A Lot or a Little?
What you will—and won't—find in this website.
Kids can learn that exercise is fun from The Activators. The site's videos can help very young kids develop gross motor skills. The actors use exercise-related words ("hamstrings," "hand-eye coordination," "stretching") that can help kids build body awareness vocabulary. The Activators, which normalizes activity for kids and could help those kids who aren't as active as they should be get excited about movement, could use a few more activities.
The site encourages exercise's importance -- and its fun factor.
Products & Purchases
The site's shopping section is no longer in operation. Some of the videos are clearly promotional videos, selling the concept of the gym and The Activators' tour.
Parents Need to Know
Parents need to know that THE ACTIVATORS is designed to encourage kids and families to exercise and be active. Parents can download an Activator Pledge, which says kids will make a commitment to eat healthy foods and exercise daily, and a membership card. Kids can also follow the Activators on Facebook and Twitter, and the site offers a free e-newsletter.
Is It Any Good?
Frustrated with the lack of online content promoting physical activity, screenwriter (and dad) Gregg Lichtenstein created THEACTIVATORS.NET with national fitness center chain My Gym Children's Fitness Center, which offers classes for kids who are 6 months to 13 years old, to encourage kids to get physically fit. Featuring four "Activators" -- perky, 20-something My Gym instructors -- the site's videos stress how fun "exer-sillies" can be. Kids can also download exercise how-to pages, coloring pages, and paper crafts like photo frame projects. To get the printable card or a personal video, parents have to give personal information, such as hometown and email address, which may be used by the site according to the its terms.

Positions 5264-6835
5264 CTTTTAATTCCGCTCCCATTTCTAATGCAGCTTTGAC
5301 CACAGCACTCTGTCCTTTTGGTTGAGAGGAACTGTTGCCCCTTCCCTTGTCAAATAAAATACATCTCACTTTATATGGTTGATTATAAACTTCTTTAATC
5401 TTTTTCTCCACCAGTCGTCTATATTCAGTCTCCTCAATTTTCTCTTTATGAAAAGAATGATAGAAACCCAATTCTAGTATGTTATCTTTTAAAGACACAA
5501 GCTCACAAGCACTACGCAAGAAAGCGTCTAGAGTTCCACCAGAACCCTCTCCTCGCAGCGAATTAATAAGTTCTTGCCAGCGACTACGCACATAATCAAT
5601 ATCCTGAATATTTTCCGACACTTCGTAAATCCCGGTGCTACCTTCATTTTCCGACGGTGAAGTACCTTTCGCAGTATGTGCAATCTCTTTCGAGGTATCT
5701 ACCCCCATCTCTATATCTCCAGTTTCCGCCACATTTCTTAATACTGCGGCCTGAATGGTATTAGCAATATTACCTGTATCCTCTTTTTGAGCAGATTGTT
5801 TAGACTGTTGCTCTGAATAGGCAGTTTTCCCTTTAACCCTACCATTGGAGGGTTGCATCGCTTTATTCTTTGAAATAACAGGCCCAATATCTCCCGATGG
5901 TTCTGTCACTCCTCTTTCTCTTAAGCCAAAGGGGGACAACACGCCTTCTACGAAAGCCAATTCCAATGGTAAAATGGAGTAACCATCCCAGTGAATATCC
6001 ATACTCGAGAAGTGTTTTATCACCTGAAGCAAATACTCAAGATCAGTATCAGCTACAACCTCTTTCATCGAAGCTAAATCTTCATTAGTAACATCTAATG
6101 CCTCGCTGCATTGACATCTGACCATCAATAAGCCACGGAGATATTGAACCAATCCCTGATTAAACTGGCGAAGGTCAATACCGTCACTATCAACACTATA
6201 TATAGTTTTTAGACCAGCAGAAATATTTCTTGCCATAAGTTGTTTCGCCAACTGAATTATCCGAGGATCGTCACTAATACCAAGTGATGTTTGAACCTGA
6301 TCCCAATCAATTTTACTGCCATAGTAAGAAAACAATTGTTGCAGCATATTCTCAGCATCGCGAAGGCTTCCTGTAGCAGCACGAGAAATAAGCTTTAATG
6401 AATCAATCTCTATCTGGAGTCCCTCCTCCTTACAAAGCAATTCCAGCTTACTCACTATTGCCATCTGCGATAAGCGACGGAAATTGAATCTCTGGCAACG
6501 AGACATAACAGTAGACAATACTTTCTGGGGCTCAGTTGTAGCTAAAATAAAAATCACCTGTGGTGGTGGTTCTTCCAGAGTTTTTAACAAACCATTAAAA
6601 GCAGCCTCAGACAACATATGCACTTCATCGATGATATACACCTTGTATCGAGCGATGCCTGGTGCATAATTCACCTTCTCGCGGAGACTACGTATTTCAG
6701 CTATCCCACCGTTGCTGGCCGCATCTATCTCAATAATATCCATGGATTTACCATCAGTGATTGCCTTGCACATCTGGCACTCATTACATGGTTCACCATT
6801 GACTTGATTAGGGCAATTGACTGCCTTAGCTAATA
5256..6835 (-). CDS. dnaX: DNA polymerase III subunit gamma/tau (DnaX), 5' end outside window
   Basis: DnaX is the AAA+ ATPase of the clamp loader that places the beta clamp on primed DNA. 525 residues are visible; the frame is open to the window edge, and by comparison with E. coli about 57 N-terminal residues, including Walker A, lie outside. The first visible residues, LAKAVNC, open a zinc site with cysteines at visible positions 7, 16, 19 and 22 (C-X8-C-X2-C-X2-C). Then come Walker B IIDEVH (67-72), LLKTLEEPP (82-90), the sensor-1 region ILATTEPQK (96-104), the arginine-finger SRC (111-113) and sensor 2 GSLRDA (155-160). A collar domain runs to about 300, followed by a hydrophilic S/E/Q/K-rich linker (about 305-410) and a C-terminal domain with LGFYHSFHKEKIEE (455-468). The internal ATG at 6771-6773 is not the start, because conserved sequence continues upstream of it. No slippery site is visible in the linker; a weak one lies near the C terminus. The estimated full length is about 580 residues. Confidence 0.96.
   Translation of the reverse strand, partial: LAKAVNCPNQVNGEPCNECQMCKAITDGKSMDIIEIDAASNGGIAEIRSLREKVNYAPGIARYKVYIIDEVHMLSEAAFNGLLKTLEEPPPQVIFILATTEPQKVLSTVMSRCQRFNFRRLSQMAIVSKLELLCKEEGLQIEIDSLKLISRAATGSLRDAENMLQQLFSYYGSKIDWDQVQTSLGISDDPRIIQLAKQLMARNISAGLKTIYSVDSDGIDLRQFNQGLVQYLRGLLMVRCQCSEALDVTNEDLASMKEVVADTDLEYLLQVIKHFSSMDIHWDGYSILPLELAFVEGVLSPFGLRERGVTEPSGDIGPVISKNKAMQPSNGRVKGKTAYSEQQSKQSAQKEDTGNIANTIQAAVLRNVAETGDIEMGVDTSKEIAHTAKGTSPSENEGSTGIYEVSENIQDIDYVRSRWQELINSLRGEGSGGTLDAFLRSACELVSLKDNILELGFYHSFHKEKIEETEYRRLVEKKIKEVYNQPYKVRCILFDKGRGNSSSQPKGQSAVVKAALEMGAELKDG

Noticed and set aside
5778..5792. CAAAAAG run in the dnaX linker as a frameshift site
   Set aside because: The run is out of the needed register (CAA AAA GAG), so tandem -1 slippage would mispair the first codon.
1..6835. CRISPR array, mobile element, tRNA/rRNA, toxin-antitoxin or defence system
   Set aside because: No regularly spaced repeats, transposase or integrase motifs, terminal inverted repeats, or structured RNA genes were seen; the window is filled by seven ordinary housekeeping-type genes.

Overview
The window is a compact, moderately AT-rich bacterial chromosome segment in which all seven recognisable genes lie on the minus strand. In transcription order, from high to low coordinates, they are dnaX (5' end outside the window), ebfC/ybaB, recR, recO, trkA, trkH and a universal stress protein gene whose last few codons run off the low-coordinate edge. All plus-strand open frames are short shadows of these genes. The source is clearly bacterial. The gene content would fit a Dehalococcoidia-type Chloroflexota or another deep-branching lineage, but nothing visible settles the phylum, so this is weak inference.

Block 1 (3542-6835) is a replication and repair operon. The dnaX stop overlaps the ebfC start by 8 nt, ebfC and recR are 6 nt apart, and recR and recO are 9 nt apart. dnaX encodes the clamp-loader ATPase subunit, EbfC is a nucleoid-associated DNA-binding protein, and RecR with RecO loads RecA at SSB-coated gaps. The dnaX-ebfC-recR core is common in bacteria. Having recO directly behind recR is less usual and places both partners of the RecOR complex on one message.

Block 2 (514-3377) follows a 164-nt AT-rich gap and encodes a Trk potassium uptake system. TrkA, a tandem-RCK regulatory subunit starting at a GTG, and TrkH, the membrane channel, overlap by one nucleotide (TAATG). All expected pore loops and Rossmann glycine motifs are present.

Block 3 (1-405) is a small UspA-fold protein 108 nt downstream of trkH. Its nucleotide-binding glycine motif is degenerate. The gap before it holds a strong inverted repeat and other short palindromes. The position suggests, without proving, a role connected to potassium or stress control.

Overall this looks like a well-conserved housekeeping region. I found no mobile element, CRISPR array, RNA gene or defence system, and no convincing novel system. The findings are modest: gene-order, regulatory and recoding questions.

The site is off to a good start -- the Activators have a lot of energy, and the short videos include enough zany graphics and sounds to keep younger kids' interested. However, it's a little shy on content. Right now, there are only seven episodes to watch; other videos are commercial promotions for the in-person program and its related tour. Likewise, the site's photo section isn't all that interesting -- it's mostly just snapshots of the Activators posing -- and kids can easily download all the activities in the site's Printables section on their first visit. Let's hope the Activators stay active and upload some more site content soon.
Did we miss something on diversity?
Research shows a connection between kids' healthy self-esteem and positive portrayals in media. That's why we've added a new "Diverse Representations" section to our reviews that will be rolling out on an ongoing basis. You can help us help kids by suggesting a diversity update.